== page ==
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Things to do in Portugal
Algarve - experience the Zoo Marine Algarve
This large marine theme park is a great day out for the whole family. Open every day it consists of a water park as well as rides for the youngsters. There is a large aquarium where you can see manatee, sharks and crocodiles. For a very special occasion book yourself into the dolphin experience program and spend time in the water with these magnificent animals.
Algarve - watch the dolphins at Dream Wave World
Lovers of the sea will enjoy a day with Dream Wave World whether it is on a jet ski on your own, a group of you on a speed boat or exploring the caves and watching the wild dolphins from the Insonia. There is also the Leaozinho pirate ship with half day cruises, bar-b-que cruises and sunset cruises. Take the opportunity to relax and enjoy the waters of the Algarve.
Lisbon - explore the Gulbenkian Museum
If you like historical artifacts and works of art the Gulbenkian Museum is for you. Everything from Egyptian and Medieval Christian works made from ivory to paintings by Van Dyke and Monet. The museum is divided into 2 different areas, the first hosting ancient art and the second more modern art from the 18th century onwards. The museum is closed on Mondays.
Lisbon - visit the 16th century Monastry of St Jerome
Thought to have been completed around 1600 the monastery took about 100 years to build. The architecture is absolutely stunning with magnificent carvings and arches both inside and around the cloisters. Wherever you look there is something new. Look out for the tomb of Vasco De Gama, the famous explorer. Dedicated as a UNESCO World Heritage Site in 1983 it is possibly the most beautiful building in Lisbon.
Maderia - go interactive at the Maderia Story Centre
A modern museum that portrays the history of the island of Madera this is an opportunity to learn more about this unique island. The museum is filled with information and interactive displays that the children will love. Everything from the creation by volcanic activity through to the modern day and includes how the famous Madera wine came in to being.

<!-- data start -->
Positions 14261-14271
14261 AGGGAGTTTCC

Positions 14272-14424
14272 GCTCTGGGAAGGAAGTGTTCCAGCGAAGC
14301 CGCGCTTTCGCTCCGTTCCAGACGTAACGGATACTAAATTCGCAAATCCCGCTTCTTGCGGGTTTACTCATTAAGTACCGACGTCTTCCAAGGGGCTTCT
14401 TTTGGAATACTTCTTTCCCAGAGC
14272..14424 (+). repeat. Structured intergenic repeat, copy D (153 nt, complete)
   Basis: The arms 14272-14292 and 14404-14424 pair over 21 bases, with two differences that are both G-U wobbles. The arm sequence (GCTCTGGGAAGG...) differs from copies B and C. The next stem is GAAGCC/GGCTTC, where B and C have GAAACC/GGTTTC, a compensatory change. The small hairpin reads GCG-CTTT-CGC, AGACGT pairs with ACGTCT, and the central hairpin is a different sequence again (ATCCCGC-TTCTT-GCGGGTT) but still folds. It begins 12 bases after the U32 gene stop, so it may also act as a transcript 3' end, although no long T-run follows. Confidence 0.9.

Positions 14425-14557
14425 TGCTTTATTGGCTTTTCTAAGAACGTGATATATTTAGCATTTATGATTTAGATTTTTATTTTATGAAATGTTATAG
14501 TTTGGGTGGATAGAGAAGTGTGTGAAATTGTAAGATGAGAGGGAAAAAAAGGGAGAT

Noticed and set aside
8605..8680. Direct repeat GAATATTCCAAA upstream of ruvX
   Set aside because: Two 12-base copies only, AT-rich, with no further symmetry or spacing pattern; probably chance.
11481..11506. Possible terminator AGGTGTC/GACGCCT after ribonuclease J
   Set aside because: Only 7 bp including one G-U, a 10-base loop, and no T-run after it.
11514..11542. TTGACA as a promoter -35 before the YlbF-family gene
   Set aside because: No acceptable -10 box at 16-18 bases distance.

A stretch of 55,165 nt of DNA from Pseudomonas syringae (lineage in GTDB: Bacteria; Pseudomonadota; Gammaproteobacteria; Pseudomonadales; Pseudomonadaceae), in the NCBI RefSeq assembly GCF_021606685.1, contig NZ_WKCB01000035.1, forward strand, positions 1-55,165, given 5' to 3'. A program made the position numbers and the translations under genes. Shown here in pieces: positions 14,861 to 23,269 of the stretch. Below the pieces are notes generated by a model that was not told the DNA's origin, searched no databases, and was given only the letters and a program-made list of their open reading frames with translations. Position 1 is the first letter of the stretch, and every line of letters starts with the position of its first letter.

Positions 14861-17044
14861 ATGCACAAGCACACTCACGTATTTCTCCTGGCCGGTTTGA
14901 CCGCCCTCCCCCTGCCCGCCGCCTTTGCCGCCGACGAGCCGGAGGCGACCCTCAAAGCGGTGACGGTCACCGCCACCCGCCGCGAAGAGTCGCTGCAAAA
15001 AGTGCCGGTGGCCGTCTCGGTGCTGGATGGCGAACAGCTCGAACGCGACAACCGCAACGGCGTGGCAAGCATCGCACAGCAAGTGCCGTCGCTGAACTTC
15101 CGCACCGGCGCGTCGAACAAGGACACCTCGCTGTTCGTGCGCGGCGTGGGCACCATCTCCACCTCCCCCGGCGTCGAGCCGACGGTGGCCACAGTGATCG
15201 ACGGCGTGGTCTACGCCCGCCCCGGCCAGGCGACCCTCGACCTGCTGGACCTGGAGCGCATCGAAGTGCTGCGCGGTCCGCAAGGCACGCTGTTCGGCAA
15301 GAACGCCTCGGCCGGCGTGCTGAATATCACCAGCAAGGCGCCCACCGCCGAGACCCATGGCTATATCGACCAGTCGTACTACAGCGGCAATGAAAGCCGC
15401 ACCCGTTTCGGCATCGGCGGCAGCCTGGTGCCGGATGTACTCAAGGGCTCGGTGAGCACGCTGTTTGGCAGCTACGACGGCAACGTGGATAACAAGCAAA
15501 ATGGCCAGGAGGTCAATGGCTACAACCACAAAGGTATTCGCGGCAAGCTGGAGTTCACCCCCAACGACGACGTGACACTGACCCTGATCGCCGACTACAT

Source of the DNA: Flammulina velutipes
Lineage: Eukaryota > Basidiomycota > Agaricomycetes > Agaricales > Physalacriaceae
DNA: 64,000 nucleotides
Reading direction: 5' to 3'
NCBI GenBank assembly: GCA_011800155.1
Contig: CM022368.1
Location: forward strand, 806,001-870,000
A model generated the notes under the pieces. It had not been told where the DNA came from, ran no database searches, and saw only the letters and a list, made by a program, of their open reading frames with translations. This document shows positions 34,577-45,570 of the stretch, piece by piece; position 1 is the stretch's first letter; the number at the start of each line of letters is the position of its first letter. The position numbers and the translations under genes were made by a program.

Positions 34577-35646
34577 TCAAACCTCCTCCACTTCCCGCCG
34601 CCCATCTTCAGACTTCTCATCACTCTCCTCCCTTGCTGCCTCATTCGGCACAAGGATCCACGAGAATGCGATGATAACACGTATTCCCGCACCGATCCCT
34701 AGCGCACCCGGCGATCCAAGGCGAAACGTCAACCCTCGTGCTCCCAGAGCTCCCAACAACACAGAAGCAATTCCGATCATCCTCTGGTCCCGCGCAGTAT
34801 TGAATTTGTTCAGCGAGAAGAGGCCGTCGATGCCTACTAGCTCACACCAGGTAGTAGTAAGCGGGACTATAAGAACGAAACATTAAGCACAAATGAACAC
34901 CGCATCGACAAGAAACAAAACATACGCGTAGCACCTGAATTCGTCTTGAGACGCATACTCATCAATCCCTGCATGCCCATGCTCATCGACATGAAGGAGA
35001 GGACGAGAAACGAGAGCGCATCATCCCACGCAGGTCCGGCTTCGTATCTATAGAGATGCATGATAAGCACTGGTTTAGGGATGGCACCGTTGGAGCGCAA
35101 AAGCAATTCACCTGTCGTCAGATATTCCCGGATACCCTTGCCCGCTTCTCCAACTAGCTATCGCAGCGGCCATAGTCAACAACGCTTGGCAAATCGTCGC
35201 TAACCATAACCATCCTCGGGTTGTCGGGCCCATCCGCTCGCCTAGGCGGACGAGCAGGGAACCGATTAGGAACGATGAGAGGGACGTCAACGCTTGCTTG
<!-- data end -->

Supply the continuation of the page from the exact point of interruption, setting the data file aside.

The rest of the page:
Maderia - view the 17th Century Frederico de Freitas Museum
The Frederico de Freitas Museum is housed in the magnificent 17th century home of the Counts of Calcada. During the 1940s Frederico de Fretias was a lawyer on the island and a collector of sculptures, paintings, furniture and ceramics. What is unusual is the way in which the exhibitions are displayed, in cabinets as if it were a person’s home. The museum is closed on Sundays, Mondays and holidays.
Porto - attend the Sao Francisco church
Gothic in design the Sao Francisco church dates back to 1425 and has hardly been altered since. The interior was extensively decorated in the 18th century with Portuguese guilt wood on the walls, ceilings and roof. Much of the interior is baroque in style with granite arches and gilt is everywhere. Make sure you see the 13th century classic sculpture of Saint Francis of Assisi.
Porto - taste wines at the Solar Vinho do Porto
Wine lovers will find this region of Portugal irresistible. There has been wine made in this area for over 2000 years and examples of 4th and 5th century stone presses can still be found. There are plenty of different vineyards to select from and numerous Ports to select. Do a tasting and work your way through the vintages. Be sure to take a taxi wherever you decide to go.
Sao Miguel - take a trip to the natural beauty of Furnas
There has not been an eruption at the Furnas volcano since 1630 but the massive, large eruption then, plus the earlier one in 1443 helped shaped the region to be what it is today. Take a walk around the area and look down into the old, large crater which has now formed into a lake. There are still areas of minor volcanic activity in the area and in one location you can cook your own simple dinner in the hot waters. There is frequently a strong smell of sulphur in the area.
Sintra - enjoy the art of the Palacio Nacional de Sintra
Possibly the oldest medieval building in Portugal the Palacio Nacional de Sintra dates back to 1415. The interior of the building is elaborately decorated with paintings and frescos. Look on the ceiling for the ancient Heraldic shields of Portugal. Go to the kitchen and peer up the chimneys which are a feature of the town’s landscape. Also take time to visit Sala dos Cisnes and Sala dos Pegas.
Introduction of Portugal
For many years, Portugal has been a favourite, if somewhat 'alternative', tourism destination for its sea, sun, history, heritage and beautiful countryside. The rich, unique culture of this 900-year-old country centres on its maritime empire, begun in the 15th and 16th centuries and encompassing colonies in Africa, Asia and Oceania. Diversity is its main attraction, from the lively cities of Lisbon and Porto through Tomar's Knights Templar castle and Sintra's UNESCO-listed fairytale palaces to famous beach resorts such as Vale do Lobo, the holiday island of Madeira and Algarve beach towns like Faro. Portugal hotels come in all shapes and sizes, but for or a real Portuguese experience, a stay in a pousada is a must for history buffs. These hotels are scattered all over the country in ancient mansions, palaces, monasteries and other heritage buildings that have been sympathetically converted to picturesque lodgings through a government scheme. Portugal's diverse heritage shines though in its unique cuisine, as varied as the country's topography and evolved from hearty peasant dishes enriched with the spices from the country's colonial outposts.